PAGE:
Investigative journalist Christo Grozev, a key figure in the story of acclaimed documentary Navalny, says he and his family have been banned from attending the BAFTA ceremony on Sunday because he poses “a public security risk”.
Grozev, who is affiliated with the Netherlands-based investigative journalism group Bellingcat, was part of the team that uncovered the 2020 plot to kill Russian opposition leader Alexei Navalny by poisoning.
The journalist tweeted yesterday that he has been banned from Sunday’s BAFTA ceremony where the film is nominated for Best Documentary.
“I was surprised to discover that my whole family and I have all been banned by British police from attending this weekend’s Bafta awards where the documentary #Navalny is nominated. The reason stated: we ‘represent a public security risk’,” he tweeted.
“I understand the need to keep the public safe (although I don’t understand how my son or teenage daughter constitute risk to the public). But moments like this show the growing dangers to independent journalists around the world.
“These dangers don’t stem just from murderous dictators, but also from having journalists’ voices hushed – instead of amplified – by the civilised world they are trying to serve.”
Grozev features prominently throughout Daniel Roher’s Oscar and BAFTA-nominated doc alongside Maria Pevchikh, the head investigator for Navalny’s Anti-Corruption Foundation.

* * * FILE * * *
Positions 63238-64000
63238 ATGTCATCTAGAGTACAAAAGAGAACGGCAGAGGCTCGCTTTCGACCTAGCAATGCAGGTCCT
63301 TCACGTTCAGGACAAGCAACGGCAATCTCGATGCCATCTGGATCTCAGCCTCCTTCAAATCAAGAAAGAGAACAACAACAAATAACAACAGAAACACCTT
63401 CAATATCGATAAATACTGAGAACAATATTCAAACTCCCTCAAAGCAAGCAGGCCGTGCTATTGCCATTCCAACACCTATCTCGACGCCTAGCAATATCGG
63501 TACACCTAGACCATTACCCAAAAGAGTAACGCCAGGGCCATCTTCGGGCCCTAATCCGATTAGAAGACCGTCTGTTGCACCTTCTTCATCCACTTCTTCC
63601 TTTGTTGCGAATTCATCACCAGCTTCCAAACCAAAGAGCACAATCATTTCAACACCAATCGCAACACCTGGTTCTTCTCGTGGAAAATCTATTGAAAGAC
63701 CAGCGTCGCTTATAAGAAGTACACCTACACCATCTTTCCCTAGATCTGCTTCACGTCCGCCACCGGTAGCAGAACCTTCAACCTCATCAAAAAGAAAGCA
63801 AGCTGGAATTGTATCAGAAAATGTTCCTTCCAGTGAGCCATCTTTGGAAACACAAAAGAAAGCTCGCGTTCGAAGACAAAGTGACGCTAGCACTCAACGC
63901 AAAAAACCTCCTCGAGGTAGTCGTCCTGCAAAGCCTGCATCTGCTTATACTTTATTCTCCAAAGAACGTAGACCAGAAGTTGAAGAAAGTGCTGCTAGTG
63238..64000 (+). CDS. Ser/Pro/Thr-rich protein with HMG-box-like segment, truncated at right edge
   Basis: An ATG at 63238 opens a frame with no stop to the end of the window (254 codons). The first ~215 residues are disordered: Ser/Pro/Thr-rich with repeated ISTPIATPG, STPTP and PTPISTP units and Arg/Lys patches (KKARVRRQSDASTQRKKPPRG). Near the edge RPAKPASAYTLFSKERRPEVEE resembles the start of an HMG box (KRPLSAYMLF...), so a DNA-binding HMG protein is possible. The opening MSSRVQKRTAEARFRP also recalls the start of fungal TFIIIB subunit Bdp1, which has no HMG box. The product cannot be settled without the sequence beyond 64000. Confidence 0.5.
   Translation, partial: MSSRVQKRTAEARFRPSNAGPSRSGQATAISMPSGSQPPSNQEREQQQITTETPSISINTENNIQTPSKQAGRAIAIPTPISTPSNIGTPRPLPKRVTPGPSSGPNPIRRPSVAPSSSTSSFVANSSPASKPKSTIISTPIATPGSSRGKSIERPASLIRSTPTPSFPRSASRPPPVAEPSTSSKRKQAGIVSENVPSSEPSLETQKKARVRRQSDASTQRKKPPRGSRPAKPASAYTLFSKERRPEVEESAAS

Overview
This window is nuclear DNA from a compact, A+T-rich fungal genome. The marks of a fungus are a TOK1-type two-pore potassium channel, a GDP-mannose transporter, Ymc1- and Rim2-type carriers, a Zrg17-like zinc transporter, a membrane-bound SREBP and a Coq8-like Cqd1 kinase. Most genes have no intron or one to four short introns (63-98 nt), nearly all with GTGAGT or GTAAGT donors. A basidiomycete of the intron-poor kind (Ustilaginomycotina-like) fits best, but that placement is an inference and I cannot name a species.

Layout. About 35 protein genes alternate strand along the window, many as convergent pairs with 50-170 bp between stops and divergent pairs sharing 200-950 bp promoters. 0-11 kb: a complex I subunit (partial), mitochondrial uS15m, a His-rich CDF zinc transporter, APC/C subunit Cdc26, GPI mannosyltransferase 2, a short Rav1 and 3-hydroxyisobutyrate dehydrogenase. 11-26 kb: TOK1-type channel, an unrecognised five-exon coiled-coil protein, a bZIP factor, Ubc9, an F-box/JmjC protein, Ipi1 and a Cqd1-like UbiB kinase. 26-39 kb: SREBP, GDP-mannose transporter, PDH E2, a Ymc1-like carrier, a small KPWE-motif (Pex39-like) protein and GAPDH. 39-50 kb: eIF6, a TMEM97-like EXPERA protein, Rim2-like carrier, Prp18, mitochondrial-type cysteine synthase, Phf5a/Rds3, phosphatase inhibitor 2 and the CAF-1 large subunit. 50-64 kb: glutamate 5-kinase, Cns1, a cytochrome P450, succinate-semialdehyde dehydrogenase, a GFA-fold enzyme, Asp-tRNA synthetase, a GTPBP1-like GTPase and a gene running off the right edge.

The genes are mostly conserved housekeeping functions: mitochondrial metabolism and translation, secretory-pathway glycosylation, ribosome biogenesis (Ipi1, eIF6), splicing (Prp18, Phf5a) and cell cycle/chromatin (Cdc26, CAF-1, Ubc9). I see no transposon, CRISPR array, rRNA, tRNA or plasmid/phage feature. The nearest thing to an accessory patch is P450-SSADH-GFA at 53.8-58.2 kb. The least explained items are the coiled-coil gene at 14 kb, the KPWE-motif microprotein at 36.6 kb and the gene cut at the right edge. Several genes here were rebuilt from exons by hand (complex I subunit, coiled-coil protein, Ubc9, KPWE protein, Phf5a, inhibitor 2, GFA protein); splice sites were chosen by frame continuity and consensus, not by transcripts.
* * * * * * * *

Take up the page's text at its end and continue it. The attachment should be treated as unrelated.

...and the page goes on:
The film features extensive interviews with Navalny, as he recuperates from the assassination attempt in a safe house in Germany, and also follows Grozev and Pevchikh’s efforts to uncover the details of the poisoning plot.
Their findings suggest that Russian President Vladimir Putin was involved in the operation.
The final scenes of the documentary follow Navalny as he defiantly returns to Russia, where he is immediately arrested and is now serving a nine-year sentence under harsh conditions in a Russian penal colony. Read Deadline‘s interview with Grozev and Roher on the film here.
BAFTA, when contacted by Deadline on Grozev’s claims, said it couldn’t comment on individual cases but stressed that safety of guests was paramount.
“The safety of all our guests and staff at the ceremony is always our highest priority and we have robust and appropriate security arrangements in place every year,” the body said in an official statement.
Asked whether Pevchikh had also been invited to attend, the academy said it did not reveal its guest list but only announced the nominees and presenters due to attend.
The academy noted that the producers of the film Diane Becker, Shane Boris, Melanie Miller and Odessa Rae were expected to be present.
London’s Metropolitan Police responded to Gozev’s tweet with an update on the situation, noting that “police do not and cannot ban anyone from attending a private event…We recognise that our advice can mean organisers have difficult choices to make when deciding how best to mitigate any risks to the security of their event, and we are grateful for the ongoing engagement of BAFTA.”
The tweet seems to imply that BAFTA made the decision to bar Grozev on the advice of the police.
“We cannot comment on the safety of an individual or the advice they may have been given,” the Met added.
“However, the situation that journalists face around the world and the fact that some journalists face the hostile intentions of foreign states whilst in the UK is a reality that we are absolutely concerned with.
“We are committed to working with our intelligence partners to investigate these threats and to take other steps to ensure the safety of those concerned.
UK MP Alicia Kearns tweeted in response to Grozev that she has “raised [the issue] with Ministers — you are not the security risk.”
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